Our April issue, contains a special edition on recent EU taxation developments in 2016. EU tax law initiatives moved relatively rapidly during the first half of 2016 with a firm focus on transparency in taxation and tackling anti avoidance and aggressive taxation. Shortly before our April edition was published, the Panama Papers revelations hit the news.
On 4 April 2016, the consortium of investigative journalists published extracts from over 11 million documents, or 1.8 terabytes of data which were leaked by an anonymous source from the Panamanian law firm, Mossack Fonseca. The documents primarily revealed how shell companies and/or trusts had been used for aggressive tax planning and in some cases for tax evasion and money laundering. The papers highlighted the need for more transparency in beneficial ownership across the EU and internationally. They have also drawn attention to the importance of the exchange of tax information between countries and the rising exploitation of tax havens.
The Commission announced soon after the leaks that its previously published proposal on public Country-by-Country reporting by multinationals would now include an obligation to publish information from all parts of the entities, not just from the European subsidiaries as originally planned.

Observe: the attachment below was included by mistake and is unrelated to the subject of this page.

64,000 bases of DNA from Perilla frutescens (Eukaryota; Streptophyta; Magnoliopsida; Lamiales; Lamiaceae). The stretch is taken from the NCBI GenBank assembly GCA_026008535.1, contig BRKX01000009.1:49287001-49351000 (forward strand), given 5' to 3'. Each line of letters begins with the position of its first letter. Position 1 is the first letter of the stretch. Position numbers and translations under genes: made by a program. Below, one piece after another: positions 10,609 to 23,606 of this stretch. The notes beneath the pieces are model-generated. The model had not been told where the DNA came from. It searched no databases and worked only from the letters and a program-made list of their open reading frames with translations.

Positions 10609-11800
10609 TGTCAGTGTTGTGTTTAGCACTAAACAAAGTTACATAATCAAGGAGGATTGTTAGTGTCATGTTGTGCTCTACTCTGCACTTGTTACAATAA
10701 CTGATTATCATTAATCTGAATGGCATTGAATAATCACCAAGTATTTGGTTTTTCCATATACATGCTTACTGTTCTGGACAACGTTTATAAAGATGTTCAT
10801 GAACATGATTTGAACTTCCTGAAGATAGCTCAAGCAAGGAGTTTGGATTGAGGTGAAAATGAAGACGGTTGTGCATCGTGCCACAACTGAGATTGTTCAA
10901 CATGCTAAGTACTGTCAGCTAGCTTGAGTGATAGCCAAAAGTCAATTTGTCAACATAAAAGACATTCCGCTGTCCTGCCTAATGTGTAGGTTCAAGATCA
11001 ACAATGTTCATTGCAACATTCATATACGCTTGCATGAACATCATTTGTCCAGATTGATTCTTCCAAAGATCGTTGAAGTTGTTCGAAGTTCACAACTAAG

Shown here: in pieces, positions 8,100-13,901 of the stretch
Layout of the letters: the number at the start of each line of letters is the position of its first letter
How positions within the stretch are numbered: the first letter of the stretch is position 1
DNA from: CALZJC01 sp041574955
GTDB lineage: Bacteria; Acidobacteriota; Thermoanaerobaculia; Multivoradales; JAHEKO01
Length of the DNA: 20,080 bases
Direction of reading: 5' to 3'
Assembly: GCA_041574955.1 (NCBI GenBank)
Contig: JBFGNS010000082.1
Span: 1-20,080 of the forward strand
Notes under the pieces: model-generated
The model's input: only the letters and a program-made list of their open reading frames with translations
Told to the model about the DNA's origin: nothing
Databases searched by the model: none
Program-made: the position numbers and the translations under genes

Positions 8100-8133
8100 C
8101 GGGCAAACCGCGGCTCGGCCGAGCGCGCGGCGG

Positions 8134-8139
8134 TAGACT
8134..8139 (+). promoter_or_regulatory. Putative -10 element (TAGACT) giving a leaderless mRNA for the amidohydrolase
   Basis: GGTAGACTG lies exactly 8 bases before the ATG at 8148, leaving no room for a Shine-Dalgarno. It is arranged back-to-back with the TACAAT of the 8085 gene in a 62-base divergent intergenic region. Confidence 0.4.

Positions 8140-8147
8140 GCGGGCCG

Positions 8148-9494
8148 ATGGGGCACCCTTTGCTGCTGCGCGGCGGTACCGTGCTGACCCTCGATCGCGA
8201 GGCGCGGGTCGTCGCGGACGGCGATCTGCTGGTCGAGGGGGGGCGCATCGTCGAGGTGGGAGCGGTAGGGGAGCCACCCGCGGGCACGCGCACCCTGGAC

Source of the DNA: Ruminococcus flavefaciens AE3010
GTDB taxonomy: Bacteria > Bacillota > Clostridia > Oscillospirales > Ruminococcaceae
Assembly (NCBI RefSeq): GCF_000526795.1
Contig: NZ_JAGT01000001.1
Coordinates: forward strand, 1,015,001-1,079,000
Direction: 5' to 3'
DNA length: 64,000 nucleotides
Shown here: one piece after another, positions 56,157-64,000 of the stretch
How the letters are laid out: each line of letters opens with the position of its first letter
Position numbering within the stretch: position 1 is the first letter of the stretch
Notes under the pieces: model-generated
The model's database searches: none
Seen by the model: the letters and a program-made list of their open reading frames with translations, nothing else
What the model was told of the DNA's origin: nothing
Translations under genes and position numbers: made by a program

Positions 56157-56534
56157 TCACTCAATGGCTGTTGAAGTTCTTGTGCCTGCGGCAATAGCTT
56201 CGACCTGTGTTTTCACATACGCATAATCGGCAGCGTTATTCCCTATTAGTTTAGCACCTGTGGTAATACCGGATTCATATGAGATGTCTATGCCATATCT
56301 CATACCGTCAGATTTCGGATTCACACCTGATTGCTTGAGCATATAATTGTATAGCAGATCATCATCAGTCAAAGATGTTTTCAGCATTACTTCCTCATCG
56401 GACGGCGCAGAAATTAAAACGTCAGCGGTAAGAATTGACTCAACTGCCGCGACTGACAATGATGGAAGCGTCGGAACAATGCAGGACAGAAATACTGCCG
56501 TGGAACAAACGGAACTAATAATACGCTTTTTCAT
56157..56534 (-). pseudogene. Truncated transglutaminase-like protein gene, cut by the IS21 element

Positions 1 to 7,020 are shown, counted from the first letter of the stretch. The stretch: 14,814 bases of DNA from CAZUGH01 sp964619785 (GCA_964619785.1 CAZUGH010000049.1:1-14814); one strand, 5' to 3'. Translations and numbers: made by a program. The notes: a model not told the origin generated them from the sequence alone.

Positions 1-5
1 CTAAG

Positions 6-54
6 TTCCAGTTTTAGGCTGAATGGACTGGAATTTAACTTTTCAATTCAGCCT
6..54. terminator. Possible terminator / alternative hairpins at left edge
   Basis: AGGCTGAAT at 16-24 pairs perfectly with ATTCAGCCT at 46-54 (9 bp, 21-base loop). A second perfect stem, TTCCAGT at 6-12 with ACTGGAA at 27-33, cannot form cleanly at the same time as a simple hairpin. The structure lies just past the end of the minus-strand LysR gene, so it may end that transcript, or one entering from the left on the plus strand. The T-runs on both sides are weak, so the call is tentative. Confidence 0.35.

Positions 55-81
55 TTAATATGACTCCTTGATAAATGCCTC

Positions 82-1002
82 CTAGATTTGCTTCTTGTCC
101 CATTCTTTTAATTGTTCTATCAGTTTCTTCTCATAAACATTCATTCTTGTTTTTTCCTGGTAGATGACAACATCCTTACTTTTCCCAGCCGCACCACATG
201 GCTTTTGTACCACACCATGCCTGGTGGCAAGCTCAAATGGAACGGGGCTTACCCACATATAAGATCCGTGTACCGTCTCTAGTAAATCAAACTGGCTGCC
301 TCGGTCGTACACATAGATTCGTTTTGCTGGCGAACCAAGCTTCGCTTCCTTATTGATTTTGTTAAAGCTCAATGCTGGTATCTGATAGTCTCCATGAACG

We have the pleasure of including a Viewpoint article from Anneliese Dodds MEP (S&D,UK) who is one of the key players in the European Parliament on taxation issues. We have an article from Donato Raponi, Head of the Unit on VAT from the European Commission, explaining the background to the VAT Action Plan that was also published in April 2016. Our team has also written articles on the Lux leaks cases, tax transparency, antiBEPS implementation proposals and the proceedings of the TAXE II Committee as part of the special In Focus section.
As described in previous Brussels Agendas the Commission recently reached decisions on four state aid cases; two cases against Luxembourg, one against the Netherlands and one against Belgium.
In foucs: Commission's Anti-Tax Avoidance Directive to fill the gap before a Common Consolidated Corporate Tax Base is agreed
The Commission’s Proposal on Anti-Tax Avoidance Measures was published on 28 January 2016. The proposed measures will implement several of the OECD’s initiatives and will take the first steps towards the Common Consolidated Corporate Tax Base (CCCTB). In the meantime, the proposed Anti-Avoidance Directive includes six key anti-tax avoidance measures which Member States should apply.
As has been reported in the December 2015 and January 2016 Brussels Agenda editions, the TAXE II Committee started its work in January 2016 with the aim of fighting tax evasion and aggressive tax planning at EU and international level.
Donato Raponi looks at the Eu VAT system and how it needs to be ugrently modernised.